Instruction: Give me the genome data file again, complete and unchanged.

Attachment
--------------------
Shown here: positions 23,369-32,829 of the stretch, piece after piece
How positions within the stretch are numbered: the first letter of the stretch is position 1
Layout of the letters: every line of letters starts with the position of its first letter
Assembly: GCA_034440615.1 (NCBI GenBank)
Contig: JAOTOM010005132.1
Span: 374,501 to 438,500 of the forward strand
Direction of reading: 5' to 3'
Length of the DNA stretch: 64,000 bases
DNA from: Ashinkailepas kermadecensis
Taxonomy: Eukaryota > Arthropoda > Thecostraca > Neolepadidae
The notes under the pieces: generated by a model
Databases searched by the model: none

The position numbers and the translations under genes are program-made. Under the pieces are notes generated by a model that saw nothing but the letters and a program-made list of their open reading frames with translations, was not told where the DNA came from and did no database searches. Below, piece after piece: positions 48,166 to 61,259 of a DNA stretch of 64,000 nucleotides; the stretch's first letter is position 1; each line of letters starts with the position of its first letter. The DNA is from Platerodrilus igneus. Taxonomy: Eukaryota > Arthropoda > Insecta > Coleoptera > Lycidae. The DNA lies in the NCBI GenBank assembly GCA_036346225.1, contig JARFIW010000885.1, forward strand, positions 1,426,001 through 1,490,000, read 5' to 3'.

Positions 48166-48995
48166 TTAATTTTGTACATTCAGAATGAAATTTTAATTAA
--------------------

Shown here: positions 23,369-32,829 of the stretch, piece after piece
How positions within the stretch are numbered: the first letter of the stretch is position 1
Layout of the letters: every line of letters starts with the position of its first letter
Assembly: GCA_034440615.1 (NCBI GenBank)
Contig: JAOTOM010005132.1
Span: 374,501 to 438,500 of the forward strand
Direction of reading: 5' to 3'
Length of the DNA stretch: 64,000 bases
DNA from: Ashinkailepas kermadecensis
Taxonomy: Eukaryota > Arthropoda > Thecostraca > Neolepadidae
The notes under the pieces: generated by a model
Databases searched by the model: none

The position numbers and the translations under genes are program-made. Under the pieces are notes generated by a model that saw nothing but the letters and a program-made list of their open reading frames with translations, was not told where the DNA came from and did no database searches. Below, piece after piece: positions 48,166 to 61,259 of a DNA stretch of 64,000 nucleotides; the stretch's first letter is position 1; each line of letters starts with the position of its first letter. The DNA is from Platerodrilus igneus. Taxonomy: Eukaryota > Arthropoda > Insecta > Coleoptera > Lycidae. The DNA lies in the NCBI GenBank assembly GCA_036346225.1, contig JARFIW010000885.1, forward strand, positions 1,426,001 through 1,490,000, read 5' to 3'.

Positions 48166-48995
48166 TTAATTTTGTACATTCAGAATGAAATTTTAATTAA